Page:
Hudson, appointed by President George W. Bush found the minimum essential coverage provision of the act “exceeds the constitutional boundaries of congressional power.”

Regardless, if the ruling stands, it cripples ObamaCare.  The mandate is one of the principle ways that the administration and Democrats “justified” the cost of the law.   And by the way:

Constitutional scholars said unless Congress changes the law, its fate on appeal will probably hinge on the views of the U.S. Supreme Court’s more conservative members.

Hello lame duck Congress?   That’s not going to happen in the 111th and it certainly won’t happen 112th.

Oh, this is going to be fun to watch.   More to come as it continues breaking.

UPDATE:  Pertaining to the “severability” argument put forward in the comment section, Judge Hudson said specifically when talking about the individual mandate:

"The Court will sever only Section 1501 [the individual mandate] and directly-dependent provisions which make specific reference to 1501.

 

~McQ

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Deciphering Paul Krugman’s latest message

Get your “Captain Krugman” decoder rings out and follow me through this Paul Krugman piece.

Today the line of attack on what he calls the “Obama-McConnell tax cut deal ” is to put forward the argument that the reason we’re in this mess to begin with is because of the debt carried by American families. Yes, that’s right – you did it, now shut up and take the medicine. Oh and the banks – yes, the banks because they “abandoned any notion of sound lending and because everyone assumed housing prices would never fall”.

Yeah, you guessed it  – not a thing about the Community Reinvestment Act, Congressional pressure on banks to lend to very marginal borrowers or Freddie Mac and Fannie Mae.  It was you, dear citizen … and the banks.  The government?  Sparkly clean by omission.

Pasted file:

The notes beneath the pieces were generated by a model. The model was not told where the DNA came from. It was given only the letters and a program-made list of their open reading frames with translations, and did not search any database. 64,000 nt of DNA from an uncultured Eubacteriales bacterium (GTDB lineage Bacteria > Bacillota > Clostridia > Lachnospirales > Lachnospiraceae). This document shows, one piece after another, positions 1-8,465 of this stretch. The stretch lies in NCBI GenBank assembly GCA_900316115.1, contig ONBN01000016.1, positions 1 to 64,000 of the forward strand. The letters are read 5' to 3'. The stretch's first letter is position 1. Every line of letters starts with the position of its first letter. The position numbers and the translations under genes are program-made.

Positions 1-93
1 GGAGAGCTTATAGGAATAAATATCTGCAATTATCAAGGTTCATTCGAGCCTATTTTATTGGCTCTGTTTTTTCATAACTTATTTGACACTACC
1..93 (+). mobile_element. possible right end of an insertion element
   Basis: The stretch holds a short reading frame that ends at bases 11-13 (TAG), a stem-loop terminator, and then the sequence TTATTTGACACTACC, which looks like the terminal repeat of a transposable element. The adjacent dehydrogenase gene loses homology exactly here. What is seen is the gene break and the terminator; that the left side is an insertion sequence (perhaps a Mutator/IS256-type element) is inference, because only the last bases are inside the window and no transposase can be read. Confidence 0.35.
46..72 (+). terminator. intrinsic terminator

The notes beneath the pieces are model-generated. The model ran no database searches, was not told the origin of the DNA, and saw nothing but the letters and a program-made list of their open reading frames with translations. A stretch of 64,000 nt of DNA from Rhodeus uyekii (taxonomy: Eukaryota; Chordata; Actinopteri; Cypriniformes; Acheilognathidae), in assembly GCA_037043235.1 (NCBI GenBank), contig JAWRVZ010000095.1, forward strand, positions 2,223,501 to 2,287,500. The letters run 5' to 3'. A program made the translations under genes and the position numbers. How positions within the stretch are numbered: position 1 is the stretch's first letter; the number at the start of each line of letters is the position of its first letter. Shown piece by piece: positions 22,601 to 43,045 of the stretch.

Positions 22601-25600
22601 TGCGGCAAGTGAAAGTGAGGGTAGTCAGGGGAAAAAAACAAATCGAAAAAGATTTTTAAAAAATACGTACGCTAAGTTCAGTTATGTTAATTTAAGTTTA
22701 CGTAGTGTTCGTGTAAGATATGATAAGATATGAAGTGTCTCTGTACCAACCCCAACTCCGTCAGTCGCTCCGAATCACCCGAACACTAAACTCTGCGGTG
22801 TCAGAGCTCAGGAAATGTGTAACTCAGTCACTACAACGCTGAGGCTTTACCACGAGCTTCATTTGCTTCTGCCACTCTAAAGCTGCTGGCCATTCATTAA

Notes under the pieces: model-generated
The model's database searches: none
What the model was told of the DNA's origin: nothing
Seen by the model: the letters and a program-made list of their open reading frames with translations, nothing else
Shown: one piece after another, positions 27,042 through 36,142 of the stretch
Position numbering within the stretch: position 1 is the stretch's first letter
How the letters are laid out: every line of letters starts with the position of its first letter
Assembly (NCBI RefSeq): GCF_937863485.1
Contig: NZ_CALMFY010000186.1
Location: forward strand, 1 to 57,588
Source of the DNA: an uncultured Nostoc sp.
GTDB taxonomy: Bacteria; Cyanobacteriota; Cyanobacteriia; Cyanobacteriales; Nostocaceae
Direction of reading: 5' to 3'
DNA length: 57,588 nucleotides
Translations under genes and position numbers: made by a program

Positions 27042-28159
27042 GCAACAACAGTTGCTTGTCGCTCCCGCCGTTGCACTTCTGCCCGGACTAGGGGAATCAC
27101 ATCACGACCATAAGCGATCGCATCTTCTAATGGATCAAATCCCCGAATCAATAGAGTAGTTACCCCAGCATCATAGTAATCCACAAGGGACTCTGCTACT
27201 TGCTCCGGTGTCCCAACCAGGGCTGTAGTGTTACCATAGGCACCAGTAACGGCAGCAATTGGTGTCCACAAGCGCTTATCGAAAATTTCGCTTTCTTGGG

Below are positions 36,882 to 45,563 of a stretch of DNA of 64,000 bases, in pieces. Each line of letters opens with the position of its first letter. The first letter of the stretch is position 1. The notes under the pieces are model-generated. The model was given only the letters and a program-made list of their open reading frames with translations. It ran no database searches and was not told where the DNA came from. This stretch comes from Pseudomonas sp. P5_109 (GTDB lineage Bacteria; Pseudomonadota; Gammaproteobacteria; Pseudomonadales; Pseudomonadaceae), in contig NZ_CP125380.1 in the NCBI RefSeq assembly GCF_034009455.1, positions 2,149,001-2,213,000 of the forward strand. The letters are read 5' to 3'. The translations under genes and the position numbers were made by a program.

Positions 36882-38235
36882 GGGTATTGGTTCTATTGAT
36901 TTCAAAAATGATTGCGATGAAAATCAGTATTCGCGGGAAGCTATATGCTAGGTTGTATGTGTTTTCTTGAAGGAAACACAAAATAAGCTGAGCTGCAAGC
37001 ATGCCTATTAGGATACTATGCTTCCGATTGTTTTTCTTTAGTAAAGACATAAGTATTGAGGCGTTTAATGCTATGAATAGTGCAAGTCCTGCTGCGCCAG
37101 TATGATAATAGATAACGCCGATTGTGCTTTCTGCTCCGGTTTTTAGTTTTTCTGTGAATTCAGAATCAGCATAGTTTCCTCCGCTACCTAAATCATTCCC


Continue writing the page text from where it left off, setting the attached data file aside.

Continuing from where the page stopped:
Anyway, because that debt is so high in relation to income and the families are in the middle of trying to deleverage that debt, they’re not spending much – or as much as is needed to kick start the economy, in Krugman’s opinion (they might if they had more but then that means even deeper tax cuts and Krugman ain’t going there).  And of course there’s that problem with high unemployment to factor in as well.

So, backing into this favorite theme of the past two years (Deficit?  Screw the deficit – spend, spend, spend), what or who should be spending to get the economy going?

Why yes Sparky, he means the government.

What the government should be doing in this situation is spending more while the private sector is spending less, supporting employment while those debts are paid down. And this government spending needs to be sustained: we’re not talking about a brief burst of aid; we’re talking about spending that lasts long enough for households to get their debts back under control. The original Obama stimulus wasn’t just too small; it was also much too short-lived, with much of the positive effect already gone.

It’s true that we’re making progress on deleveraging. Household debt is down to 118 percent of income, and a strong recovery would bring that number down further. But we’re still at least several years from the point at which households will be in good enough shape that the economy no longer needs government support.

But wouldn’t it be expensive to have the government support the economy for years to come? Yes, it would — which is why the stimulus should be done well, getting as much bang for the buck as possible.